Russia’s retreat from the northeast leaves other territory it controls vulnerable.

Russia’s retreat from northeastern Ukraine opens the door to a greater Ukrainian offensive in the Donbas region, where the government in Kyiv is challenging the grip of Russian forces.

The situation on the front line remains murky, with Russian forces appearing to have returned to Kreminna.

Ukrainian control of Lyman and Kreminna would make the city of Sievierodonetsk more vulnerable to artillery, and indicate that fighting has extended beyond a new defensive line established by the Russian Defense Ministry following its pullback in the northeast.

Zelensky’s visit to Izium highlights the failure of Russia’s campaign in the northeast.

On Wednesday, President Volodymyr Zelensky raised the national flag in the reclaimed city of Izium, saying that the flag would soon fly in every Ukrainian city and village.

Mr. Zelensky’s visit to Izium, a city that was under Russian control less than a week ago, showed his confidence in the nation’s military to ensure his safety as Russian forces retreat from the northeast.

Residents of Izium have described the cruelty and confusion of the Russian occupation, including the setting up of a “torture chamber” in the basement of the police precinct.

The mayor of Izium said the pipelines got frozen and tore apart in February and that he doubted they would be repaired in time for winter.

The E.U.’s top official lays out plans for lasting support of Ukraine.

Ursula von der Leyen, the president of the European Commission, framed Russia’s invasion of Ukraine as a war against Europe.

Ms. von der Leyen used the annual “State of the Union” to deliver a message of resolve, saying that the sanctions against Russia would remain in place despite the economic pain they have caused.

Ms. von der Leyen spent much of her speech addressing the energy crisis, and said that the bloc would reform its energy pricing system.

The PM said the months ahead will not be easy, but with courage and solidarity, Europe will prevail.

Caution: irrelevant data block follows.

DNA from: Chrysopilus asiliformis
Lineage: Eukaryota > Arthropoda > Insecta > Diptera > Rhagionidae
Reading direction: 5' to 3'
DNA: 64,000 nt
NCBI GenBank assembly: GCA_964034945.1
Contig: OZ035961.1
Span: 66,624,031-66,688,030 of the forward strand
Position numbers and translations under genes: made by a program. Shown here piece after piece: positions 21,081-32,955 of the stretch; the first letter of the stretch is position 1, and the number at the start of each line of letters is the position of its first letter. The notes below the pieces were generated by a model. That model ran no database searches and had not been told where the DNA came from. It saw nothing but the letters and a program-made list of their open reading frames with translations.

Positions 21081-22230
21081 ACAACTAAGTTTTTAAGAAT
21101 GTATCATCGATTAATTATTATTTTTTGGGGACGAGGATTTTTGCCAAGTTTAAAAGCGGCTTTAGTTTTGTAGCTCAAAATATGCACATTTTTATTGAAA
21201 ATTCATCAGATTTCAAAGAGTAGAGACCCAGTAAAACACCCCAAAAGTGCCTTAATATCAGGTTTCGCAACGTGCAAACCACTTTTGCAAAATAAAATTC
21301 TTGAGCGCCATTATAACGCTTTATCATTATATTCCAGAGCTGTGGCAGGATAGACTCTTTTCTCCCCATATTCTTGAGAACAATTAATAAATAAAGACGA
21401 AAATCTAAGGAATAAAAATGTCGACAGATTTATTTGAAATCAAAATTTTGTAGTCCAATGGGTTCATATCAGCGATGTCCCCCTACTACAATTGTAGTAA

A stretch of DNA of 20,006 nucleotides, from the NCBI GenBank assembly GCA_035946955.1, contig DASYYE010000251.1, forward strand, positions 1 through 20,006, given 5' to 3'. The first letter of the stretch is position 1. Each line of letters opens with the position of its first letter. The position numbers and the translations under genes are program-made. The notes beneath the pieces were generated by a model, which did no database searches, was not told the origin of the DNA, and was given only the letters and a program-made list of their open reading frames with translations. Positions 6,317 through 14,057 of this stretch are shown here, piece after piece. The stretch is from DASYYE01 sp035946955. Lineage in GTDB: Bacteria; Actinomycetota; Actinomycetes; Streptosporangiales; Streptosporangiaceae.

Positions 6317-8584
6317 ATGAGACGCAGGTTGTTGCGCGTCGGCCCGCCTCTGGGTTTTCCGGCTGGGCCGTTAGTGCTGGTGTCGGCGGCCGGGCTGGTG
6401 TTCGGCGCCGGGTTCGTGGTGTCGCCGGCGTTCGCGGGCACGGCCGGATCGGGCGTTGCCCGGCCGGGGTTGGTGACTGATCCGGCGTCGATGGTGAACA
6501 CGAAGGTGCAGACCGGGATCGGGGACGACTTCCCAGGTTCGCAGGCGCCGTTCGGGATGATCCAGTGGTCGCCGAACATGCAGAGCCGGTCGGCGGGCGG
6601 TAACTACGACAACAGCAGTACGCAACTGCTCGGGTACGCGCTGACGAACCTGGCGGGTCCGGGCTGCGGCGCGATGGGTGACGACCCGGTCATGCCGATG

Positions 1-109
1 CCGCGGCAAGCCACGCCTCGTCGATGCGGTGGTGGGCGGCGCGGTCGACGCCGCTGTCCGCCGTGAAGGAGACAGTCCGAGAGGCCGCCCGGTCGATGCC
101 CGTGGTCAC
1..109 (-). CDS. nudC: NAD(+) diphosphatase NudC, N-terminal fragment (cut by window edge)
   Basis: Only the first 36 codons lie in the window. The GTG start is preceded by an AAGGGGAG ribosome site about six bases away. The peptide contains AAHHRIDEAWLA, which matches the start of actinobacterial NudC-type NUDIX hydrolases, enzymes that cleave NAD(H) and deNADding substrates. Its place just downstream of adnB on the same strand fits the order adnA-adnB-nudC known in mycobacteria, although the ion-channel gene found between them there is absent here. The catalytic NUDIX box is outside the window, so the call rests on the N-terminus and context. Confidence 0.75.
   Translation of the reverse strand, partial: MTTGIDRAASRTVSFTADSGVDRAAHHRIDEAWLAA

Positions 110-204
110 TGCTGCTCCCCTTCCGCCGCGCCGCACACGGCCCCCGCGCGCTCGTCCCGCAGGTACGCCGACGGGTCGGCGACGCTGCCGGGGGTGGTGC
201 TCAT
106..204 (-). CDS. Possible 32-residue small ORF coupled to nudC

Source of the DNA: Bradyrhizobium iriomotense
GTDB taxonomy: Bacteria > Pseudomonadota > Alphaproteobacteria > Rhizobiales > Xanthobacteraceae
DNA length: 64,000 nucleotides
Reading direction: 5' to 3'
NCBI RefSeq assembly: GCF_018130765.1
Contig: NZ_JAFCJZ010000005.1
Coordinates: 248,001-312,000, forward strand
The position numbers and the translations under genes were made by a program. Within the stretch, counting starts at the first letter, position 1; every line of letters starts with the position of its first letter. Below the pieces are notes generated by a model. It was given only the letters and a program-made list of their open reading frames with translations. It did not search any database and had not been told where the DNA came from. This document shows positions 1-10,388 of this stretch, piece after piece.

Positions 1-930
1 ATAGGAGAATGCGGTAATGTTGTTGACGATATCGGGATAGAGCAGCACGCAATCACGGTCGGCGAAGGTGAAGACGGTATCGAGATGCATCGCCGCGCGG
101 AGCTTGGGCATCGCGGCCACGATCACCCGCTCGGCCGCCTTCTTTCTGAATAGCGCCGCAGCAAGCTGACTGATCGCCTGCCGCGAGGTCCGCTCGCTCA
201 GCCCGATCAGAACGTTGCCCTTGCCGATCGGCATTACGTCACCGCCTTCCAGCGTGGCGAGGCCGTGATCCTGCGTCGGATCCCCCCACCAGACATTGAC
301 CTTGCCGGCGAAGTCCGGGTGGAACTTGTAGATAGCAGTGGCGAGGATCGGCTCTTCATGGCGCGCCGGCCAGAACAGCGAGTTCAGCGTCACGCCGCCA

President Volodymyr Zelensky made an unannounced visit to Izium, raising the national flag in the city’s main square.

Here are the latest developments in the war in Ukraine.

On Wednesday, President Volodymyr Zelensky visited a city that had been reclaimed from the Russian Army. He raised the Ukrainian flag and told soldiers that the flag would fly in every Ukrainian city and village.

Ukraine has made gains in the northeast, but the conflict in the south and east remains a grinding slog. Russian forces are edging closer to the city of Bakhmut, but President Putin has faced increased internal criticism over the progress of the invasion.

A prominent ballet dancer was killed in mortar shelling on Monday, the latest victim in a war that has upended Ukraine’s close-knit cultural community. The European Union has emphasized its support for Ukraine and has imposed sanctions on Russia.

Ukraine claimed it had shot down a Russian bomber jet and attack helicopter over Davydiv Brid, a strategically important town north of Kherson city.

Ursula von der Leyen, president of the European Commission, wants to decouple energy prices in Europe.

Ursula von der Leyen, president of the European Commission, is wearing blue and yellow, the colors of the Ukrainian flag.

Armenia and Azerbaijan clash, raising fears of broader conflict on Russia’s border.

Fighting erupted between Armenia and Azerbaijan on Tuesday, the worst escalation of hostilities between the two countries since a cease-fire brokered by Russia that ended large-scale fighting. The fighting raised concerns that Russia might try to “stir the pot” to create a distraction from the war in Ukraine.